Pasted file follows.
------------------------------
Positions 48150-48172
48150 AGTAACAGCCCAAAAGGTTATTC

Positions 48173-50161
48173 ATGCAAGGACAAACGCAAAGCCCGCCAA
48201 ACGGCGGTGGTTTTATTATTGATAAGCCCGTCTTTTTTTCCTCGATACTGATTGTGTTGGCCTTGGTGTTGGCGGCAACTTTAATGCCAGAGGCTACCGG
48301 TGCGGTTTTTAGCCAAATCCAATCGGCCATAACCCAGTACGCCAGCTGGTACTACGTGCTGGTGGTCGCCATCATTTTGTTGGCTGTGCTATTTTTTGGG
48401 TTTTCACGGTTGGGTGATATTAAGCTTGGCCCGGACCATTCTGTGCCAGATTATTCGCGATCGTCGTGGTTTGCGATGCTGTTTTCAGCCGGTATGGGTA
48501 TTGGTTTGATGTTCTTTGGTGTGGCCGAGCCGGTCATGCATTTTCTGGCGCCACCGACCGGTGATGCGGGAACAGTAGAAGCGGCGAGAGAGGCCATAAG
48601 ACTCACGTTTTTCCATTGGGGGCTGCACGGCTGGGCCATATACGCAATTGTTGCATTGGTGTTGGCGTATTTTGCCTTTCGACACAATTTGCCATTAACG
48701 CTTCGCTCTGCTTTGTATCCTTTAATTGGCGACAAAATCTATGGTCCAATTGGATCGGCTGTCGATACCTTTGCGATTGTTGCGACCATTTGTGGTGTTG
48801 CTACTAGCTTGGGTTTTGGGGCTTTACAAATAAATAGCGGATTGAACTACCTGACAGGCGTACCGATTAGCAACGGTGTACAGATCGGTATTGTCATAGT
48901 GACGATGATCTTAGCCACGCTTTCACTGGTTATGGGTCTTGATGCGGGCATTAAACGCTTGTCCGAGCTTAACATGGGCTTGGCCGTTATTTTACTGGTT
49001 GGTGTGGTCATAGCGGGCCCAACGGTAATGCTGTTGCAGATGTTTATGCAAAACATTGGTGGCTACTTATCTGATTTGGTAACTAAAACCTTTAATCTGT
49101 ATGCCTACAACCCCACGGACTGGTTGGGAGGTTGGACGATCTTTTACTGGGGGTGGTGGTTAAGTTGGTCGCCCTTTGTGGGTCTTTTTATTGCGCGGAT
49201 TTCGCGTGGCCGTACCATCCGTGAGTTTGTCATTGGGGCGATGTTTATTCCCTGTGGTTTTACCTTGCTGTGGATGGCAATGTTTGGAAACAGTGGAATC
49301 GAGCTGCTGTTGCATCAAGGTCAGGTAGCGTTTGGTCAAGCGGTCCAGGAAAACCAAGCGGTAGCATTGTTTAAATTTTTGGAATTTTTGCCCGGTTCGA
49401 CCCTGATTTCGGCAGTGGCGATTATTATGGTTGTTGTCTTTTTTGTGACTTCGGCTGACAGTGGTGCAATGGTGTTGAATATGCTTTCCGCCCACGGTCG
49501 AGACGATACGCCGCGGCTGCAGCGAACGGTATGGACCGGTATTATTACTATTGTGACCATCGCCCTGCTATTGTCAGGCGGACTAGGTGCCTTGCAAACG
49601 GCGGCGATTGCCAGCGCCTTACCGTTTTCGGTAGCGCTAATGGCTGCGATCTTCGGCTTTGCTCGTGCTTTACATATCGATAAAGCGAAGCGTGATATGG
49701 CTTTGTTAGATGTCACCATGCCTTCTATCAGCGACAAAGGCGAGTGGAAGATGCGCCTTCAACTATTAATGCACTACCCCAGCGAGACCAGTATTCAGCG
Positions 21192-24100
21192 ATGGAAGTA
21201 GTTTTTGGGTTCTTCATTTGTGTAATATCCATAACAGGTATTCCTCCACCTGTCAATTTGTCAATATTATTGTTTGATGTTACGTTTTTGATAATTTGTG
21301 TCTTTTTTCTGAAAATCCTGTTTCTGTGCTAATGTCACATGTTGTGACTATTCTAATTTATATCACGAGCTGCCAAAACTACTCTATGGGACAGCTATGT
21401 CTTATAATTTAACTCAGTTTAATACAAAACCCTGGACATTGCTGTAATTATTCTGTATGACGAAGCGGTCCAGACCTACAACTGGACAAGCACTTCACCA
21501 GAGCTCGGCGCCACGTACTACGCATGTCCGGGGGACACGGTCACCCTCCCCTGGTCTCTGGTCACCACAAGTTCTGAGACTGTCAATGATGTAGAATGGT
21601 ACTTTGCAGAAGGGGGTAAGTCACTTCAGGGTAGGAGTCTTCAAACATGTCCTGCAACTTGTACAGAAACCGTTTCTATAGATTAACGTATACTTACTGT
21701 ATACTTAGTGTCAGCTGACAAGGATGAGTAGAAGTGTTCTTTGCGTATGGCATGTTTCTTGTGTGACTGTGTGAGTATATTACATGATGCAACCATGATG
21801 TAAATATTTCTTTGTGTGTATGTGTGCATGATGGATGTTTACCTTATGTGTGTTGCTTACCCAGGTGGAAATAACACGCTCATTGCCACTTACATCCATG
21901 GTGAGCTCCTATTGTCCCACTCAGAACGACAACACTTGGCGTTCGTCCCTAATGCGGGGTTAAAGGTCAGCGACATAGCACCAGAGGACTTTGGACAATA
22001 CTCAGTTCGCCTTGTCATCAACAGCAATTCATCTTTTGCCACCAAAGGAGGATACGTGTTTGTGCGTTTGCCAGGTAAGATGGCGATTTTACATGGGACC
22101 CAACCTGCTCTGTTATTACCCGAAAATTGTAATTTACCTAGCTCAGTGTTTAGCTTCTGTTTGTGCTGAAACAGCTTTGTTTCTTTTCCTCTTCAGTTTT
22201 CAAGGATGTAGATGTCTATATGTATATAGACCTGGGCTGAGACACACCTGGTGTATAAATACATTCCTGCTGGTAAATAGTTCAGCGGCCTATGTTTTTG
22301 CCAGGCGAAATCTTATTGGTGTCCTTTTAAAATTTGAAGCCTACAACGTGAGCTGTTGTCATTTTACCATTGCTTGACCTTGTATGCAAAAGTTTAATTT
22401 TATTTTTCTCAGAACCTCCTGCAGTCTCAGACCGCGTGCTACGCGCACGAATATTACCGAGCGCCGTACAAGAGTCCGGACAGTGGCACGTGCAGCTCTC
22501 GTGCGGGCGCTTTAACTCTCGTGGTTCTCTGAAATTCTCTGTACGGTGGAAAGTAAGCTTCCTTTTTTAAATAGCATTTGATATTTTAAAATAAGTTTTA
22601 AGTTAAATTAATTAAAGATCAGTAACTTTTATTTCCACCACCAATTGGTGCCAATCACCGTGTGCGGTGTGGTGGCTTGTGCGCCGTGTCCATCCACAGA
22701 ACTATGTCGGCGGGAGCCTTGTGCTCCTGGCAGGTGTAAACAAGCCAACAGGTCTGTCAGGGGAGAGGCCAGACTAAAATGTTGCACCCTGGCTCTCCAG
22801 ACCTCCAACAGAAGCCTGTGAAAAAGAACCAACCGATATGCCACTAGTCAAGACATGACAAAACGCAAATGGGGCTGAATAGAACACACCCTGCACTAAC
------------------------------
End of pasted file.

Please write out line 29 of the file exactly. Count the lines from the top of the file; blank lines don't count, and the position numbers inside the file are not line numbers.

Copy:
21801 TAAATATTTCTTTGTGTGTATGTGTGCATGATGGATGTTTACCTTATGTGTGTTGCTTACCCAGGTGGAAATAACACGCTCATTGCCACTTACATCCATG